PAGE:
No school: coping strategies for house-bound families

Dr Gemma Sicouri
Melinda Ham
23 March 2020
Faculty of Medicine, Health and Human Sciences


School closures can increase anxiety and isolation for parents and children. Macquarie University clinical psychologist Dr Gemma Sicouri provides some advice on how to cope.

Amid concern that social distancing is impossible to enforce in schools, dozens of private schools have shut down in NSW and Victoria. Although government schools are currently open, they may also close at some point, following the example of 30 countries, including the UK, Italy and Canada.

Dr Gemma Sicouri, from Macquarie’s Centre for Emotional Health, is already coping with two children at home while she carries on her academic research.

She says the impact of school closures will be different for every family on a practical and psychological level but so far, there’s very little research on the impact of school closures on children’s overall wellbeing.

“We do know it can impact children's academic achievement and the quality of teacher-student relationships. Also their social connections,” she says. “We need to focus our resources, as a family and as a society, to minimise the psychological impact on children.”

They might be sad, anxious and overwhelmed and parents play an important role in supporting them.

The first step is to acknowledge school closures are a major life change and this could lead to a grief or a loss response.

“Conversely, my child is out of school and is super excited, but this may change over coming weeks, especially as the uncertainty continues about their return to school and seeing their peers,” says Sicouri.

Students in years 11 and 12 are likely to have particular worries around how it will affect their HSC.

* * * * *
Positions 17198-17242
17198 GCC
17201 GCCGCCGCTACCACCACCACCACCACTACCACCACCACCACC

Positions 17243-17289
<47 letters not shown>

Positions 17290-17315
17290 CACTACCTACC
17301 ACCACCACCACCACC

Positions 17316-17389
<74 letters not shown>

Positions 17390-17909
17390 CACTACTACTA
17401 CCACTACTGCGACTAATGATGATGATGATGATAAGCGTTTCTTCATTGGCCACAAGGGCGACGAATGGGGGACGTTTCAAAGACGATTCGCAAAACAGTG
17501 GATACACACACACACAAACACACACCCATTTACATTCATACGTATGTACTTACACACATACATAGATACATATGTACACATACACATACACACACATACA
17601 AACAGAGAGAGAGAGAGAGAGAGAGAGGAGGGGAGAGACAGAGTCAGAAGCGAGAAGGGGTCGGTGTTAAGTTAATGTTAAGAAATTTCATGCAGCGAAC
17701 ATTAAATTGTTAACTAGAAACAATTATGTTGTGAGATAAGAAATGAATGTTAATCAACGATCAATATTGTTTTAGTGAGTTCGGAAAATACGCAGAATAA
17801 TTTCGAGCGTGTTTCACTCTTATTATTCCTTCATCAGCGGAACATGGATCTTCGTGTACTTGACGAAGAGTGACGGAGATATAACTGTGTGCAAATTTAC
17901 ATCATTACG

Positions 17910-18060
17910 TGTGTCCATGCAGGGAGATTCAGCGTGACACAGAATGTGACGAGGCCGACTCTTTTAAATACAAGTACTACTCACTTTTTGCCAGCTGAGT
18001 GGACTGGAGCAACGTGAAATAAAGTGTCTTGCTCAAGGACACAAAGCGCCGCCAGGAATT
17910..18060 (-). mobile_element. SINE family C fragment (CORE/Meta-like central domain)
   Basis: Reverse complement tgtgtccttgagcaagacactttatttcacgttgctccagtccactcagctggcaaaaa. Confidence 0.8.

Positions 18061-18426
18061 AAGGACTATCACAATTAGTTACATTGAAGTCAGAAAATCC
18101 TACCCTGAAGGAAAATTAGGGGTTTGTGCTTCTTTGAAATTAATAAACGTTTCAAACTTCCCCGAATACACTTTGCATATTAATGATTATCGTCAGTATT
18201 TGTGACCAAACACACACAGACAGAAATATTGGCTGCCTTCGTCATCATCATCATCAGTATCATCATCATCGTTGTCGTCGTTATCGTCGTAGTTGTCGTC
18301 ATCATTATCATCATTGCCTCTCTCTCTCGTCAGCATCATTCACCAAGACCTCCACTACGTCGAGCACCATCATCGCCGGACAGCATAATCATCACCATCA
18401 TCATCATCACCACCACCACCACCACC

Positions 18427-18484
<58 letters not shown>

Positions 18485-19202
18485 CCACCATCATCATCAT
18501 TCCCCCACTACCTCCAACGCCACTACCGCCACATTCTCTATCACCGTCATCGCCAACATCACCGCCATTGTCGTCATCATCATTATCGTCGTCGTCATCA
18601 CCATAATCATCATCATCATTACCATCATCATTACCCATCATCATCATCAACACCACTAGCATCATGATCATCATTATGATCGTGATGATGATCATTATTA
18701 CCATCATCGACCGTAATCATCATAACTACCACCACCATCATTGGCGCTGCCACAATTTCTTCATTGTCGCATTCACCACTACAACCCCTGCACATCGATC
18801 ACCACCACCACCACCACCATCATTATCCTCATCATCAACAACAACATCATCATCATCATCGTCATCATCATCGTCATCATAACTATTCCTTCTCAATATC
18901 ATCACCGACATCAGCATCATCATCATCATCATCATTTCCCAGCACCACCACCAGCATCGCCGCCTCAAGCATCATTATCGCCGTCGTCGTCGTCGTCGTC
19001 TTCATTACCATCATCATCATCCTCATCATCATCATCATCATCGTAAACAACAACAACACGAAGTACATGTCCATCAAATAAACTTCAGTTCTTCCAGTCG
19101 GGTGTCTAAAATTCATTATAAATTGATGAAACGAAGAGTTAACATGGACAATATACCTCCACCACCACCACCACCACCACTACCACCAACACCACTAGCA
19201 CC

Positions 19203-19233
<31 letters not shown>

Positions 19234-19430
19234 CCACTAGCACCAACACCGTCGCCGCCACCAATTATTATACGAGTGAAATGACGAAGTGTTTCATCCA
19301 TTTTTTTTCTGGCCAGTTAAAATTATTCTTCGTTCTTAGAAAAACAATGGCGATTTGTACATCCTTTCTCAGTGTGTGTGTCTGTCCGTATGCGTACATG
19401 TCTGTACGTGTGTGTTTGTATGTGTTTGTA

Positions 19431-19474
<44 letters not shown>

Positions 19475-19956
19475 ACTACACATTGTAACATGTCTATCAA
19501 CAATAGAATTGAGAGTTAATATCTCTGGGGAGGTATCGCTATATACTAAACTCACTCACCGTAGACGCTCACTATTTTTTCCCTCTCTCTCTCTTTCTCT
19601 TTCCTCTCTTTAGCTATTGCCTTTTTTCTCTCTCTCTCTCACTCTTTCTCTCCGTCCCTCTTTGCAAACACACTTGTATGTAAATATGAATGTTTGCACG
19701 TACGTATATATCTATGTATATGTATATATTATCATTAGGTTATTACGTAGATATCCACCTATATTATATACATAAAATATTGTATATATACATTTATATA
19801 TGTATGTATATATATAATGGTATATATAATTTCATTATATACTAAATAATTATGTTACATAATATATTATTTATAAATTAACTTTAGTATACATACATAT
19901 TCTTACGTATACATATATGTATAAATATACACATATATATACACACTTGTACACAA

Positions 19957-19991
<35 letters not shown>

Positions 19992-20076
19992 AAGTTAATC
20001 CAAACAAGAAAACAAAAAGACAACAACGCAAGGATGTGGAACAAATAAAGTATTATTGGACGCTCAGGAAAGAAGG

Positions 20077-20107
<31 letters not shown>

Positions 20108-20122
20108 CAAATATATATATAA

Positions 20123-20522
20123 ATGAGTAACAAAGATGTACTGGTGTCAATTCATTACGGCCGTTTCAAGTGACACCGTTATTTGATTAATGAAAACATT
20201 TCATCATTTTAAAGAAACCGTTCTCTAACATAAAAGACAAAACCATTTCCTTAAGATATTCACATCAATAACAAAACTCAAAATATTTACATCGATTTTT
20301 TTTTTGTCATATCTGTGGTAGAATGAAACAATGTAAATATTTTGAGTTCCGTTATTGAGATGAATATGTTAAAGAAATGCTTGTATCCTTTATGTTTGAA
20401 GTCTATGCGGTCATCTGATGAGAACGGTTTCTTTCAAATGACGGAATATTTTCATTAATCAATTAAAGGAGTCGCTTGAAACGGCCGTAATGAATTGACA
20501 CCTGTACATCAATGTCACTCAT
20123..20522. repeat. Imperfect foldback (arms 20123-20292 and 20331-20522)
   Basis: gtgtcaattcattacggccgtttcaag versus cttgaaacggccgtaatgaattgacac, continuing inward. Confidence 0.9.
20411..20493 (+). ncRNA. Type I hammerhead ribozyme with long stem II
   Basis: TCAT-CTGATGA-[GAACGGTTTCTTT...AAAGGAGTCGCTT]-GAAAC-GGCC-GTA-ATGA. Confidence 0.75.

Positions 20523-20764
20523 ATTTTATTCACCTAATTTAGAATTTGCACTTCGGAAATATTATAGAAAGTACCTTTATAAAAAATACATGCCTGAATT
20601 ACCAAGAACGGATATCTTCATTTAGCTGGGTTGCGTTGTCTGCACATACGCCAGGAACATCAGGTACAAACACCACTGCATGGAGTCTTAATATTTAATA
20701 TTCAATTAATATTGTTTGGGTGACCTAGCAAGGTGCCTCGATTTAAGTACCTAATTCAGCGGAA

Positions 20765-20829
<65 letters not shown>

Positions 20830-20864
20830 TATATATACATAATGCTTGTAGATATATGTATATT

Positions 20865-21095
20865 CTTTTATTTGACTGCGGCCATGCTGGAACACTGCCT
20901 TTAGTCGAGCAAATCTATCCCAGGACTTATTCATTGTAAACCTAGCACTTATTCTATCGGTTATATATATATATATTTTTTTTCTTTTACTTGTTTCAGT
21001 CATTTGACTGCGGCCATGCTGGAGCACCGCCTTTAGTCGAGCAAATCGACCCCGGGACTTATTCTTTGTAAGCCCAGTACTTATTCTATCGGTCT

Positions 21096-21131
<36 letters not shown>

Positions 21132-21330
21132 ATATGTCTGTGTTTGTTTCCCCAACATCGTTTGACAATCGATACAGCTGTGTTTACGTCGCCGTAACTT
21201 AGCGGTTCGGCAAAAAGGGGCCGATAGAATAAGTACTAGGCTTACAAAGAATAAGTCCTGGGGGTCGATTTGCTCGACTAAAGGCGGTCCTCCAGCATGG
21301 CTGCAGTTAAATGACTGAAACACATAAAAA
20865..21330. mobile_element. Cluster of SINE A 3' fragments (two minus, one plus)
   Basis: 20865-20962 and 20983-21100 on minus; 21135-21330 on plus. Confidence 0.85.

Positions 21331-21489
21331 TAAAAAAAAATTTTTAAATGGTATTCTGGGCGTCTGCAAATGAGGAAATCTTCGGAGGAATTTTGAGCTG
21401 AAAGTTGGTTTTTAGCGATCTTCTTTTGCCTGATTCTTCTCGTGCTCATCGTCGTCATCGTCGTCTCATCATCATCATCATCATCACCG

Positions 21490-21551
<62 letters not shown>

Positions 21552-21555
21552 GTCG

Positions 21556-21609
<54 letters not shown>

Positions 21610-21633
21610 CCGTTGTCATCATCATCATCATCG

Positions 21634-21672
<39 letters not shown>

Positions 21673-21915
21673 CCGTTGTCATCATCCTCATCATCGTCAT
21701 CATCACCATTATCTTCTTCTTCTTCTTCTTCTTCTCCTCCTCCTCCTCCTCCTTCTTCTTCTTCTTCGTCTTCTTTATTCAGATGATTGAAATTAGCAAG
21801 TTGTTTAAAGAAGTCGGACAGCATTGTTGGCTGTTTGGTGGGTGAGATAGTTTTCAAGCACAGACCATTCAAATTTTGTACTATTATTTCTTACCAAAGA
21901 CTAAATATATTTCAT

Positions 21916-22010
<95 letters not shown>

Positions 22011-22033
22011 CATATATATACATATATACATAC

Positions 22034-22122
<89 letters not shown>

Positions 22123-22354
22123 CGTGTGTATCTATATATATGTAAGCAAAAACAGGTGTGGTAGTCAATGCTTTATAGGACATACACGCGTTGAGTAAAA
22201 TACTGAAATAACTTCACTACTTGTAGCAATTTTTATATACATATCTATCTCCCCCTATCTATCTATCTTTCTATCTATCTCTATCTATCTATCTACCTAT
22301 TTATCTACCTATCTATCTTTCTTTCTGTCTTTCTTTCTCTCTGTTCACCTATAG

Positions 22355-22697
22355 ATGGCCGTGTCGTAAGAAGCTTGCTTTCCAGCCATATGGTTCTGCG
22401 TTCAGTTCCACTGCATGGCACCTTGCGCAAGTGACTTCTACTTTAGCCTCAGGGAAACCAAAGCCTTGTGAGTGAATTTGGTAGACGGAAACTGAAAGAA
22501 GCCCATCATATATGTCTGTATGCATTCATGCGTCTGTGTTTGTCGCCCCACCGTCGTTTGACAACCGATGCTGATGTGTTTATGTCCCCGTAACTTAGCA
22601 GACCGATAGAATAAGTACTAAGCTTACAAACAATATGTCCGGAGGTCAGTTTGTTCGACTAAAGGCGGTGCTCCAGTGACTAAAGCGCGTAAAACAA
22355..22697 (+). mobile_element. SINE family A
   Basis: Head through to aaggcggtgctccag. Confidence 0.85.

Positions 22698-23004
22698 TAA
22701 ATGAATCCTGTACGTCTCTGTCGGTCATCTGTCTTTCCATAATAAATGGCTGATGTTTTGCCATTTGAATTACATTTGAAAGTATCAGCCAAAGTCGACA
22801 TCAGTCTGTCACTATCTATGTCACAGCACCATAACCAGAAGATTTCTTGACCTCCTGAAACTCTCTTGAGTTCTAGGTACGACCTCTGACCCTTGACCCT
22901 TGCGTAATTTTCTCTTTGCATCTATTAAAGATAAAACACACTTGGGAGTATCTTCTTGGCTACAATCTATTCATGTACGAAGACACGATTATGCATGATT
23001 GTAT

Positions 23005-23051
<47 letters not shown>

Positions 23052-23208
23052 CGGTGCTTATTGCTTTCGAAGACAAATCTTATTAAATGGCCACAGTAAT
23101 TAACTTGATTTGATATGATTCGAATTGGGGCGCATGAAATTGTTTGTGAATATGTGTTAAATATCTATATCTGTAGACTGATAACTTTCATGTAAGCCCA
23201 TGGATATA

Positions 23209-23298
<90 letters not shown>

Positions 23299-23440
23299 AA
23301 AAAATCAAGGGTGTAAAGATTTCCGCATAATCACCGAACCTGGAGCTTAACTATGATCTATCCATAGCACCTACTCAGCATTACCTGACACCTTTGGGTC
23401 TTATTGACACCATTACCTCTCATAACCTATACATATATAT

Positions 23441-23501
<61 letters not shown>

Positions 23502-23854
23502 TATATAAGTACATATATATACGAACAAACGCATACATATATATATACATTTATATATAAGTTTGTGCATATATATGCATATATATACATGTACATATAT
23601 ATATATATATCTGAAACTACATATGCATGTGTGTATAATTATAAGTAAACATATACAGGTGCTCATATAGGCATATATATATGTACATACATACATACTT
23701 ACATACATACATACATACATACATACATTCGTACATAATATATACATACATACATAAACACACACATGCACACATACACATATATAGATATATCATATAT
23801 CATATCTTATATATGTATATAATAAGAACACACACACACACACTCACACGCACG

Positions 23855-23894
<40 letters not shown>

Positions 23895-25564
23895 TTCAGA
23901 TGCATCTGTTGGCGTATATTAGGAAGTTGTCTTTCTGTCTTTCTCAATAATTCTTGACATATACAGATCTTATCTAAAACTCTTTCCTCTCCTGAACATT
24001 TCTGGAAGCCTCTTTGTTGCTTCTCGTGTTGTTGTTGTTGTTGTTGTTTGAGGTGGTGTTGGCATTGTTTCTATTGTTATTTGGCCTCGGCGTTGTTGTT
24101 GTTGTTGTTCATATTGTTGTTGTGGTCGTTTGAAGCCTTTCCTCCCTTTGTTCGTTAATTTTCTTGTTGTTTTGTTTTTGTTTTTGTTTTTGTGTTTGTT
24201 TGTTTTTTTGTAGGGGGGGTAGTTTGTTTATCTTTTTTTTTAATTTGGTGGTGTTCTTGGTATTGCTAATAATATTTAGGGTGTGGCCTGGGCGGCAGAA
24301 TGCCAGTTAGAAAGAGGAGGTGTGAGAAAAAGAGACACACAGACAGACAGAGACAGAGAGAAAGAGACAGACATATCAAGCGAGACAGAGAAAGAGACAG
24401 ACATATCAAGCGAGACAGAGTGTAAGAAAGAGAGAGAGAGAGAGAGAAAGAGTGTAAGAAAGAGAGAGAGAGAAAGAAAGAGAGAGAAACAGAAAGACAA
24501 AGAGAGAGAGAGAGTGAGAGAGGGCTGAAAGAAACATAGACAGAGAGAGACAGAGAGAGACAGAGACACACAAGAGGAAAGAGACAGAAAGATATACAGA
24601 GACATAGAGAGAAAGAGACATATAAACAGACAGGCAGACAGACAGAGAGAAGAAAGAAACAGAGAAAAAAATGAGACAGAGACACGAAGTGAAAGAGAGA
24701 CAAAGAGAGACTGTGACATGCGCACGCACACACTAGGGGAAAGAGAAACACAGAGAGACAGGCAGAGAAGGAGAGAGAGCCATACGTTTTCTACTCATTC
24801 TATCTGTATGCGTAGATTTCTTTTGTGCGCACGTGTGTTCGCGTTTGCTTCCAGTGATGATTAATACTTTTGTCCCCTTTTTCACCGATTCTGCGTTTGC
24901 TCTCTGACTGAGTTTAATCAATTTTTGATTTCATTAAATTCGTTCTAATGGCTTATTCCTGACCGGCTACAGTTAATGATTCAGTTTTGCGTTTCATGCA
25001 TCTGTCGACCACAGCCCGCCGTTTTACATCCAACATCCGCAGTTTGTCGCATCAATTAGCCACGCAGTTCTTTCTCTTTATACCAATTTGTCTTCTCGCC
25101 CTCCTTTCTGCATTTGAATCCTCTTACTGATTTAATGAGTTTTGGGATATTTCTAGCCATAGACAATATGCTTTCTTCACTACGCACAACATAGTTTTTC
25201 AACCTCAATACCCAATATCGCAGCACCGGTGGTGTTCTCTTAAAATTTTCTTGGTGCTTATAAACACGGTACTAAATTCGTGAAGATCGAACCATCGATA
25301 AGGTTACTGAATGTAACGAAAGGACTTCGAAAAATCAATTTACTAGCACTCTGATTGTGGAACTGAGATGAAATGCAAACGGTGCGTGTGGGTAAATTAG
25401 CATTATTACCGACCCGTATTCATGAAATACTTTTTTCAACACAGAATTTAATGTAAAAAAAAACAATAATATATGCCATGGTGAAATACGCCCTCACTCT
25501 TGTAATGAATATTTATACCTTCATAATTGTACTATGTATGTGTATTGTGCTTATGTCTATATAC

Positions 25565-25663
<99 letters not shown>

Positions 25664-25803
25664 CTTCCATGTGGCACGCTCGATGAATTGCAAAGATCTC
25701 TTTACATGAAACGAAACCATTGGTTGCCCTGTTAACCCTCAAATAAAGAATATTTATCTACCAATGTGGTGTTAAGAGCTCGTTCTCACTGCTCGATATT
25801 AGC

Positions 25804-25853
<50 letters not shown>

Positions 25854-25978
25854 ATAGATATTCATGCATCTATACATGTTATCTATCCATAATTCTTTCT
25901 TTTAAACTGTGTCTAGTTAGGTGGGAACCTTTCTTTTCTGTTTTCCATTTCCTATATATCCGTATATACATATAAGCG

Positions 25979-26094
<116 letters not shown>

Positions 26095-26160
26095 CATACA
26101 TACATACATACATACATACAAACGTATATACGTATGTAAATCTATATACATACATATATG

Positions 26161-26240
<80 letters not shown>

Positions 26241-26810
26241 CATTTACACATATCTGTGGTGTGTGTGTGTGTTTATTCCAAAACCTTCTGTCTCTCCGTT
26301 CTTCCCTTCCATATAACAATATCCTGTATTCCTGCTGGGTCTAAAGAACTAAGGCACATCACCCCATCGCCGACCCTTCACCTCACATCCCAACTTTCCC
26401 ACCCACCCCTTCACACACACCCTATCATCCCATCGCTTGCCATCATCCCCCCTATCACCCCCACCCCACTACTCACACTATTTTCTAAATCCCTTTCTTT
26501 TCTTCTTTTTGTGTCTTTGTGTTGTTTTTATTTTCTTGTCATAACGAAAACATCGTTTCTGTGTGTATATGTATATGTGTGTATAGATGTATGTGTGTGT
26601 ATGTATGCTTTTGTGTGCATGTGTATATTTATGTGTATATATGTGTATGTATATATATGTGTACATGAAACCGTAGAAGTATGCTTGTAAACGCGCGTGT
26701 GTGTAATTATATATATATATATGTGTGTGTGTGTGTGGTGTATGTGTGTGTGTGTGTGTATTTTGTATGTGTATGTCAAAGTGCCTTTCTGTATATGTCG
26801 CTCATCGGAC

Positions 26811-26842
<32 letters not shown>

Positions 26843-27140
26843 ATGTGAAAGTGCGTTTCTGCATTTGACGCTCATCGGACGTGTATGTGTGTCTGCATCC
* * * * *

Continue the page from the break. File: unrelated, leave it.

“They might be sad, anxious and overwhelmed and parents play an important role in supporting them and validating how they are feeling.”

Make a plan

The next step is to problem solve and make a structured plan to deal with the 'new normal' and involve the children in the process, she says. Giving children, and particularly teens, a say will help to give them a sense of control and empowerment.

This will include how you are going to buy food and get basic needs met, as well as how to continue their study and have time for physical exercise, play, family time, screen time, chores and socialising with peers remotely.

Establishing a daily routine reinstates some control in your lives in this uncertain situation.

“Routine helps to reduce anxiety in children as they learn what to expect. It also helps to reduce unrealistic expectations, such as playing video games or being on social media throughout their time at home,” she says.

For primary school children, scheduling virtual face-to-face time with peers may give them something to look forward to and help them stay socially connected, Sicouri adds.

“Other options are to connect with friends by writing a letter, taking photographs or drawing a picture and sending a photograph of it to their peers.”

Teens will also be connecting with their peers through social media, but it is important that they rely on credible sources of information about the coronavirus.

Empowering children to take some role in their own learning is really important too. For example, many schools already have Google Classroom  or similar online platforms in place so they can continue their curriculum.

In addition, there’s a wealth of online resources which can support children’s interests. Museums are a great place to start: the Australian Museum, virtual tours at the British Museum and the Smithsonian Institution in Washington DC. Google Arts and Culture lets you explore amazing historic sites globally.

Take time out

Parents also need to take care of themselves. Draw boundaries to ensure your child knows you need time to do your work, your chores and have time for your own leisure activities too. Make time to connect with other parents and your child’s teacher for support and to share ideas.

And don’t be too rigid with your timetable or routine, because then that can just create stress when you feel you’re not succeeding, she says.

“Have an idea of the tasks you want to get through in the day, or structure your day with one or two morning activities and an afternoon activity with breaks in between. Factor in time for fun weekly activities too, such as a movie night.

"Being fluid with your plans is more realistic and acknowledges you and your child’s efforts for doing the best you can in these exceptional circumstances,” she says.

Dr Gemma Sicouri is a Research Fellow in the Macquarie University's Department of Psychology.


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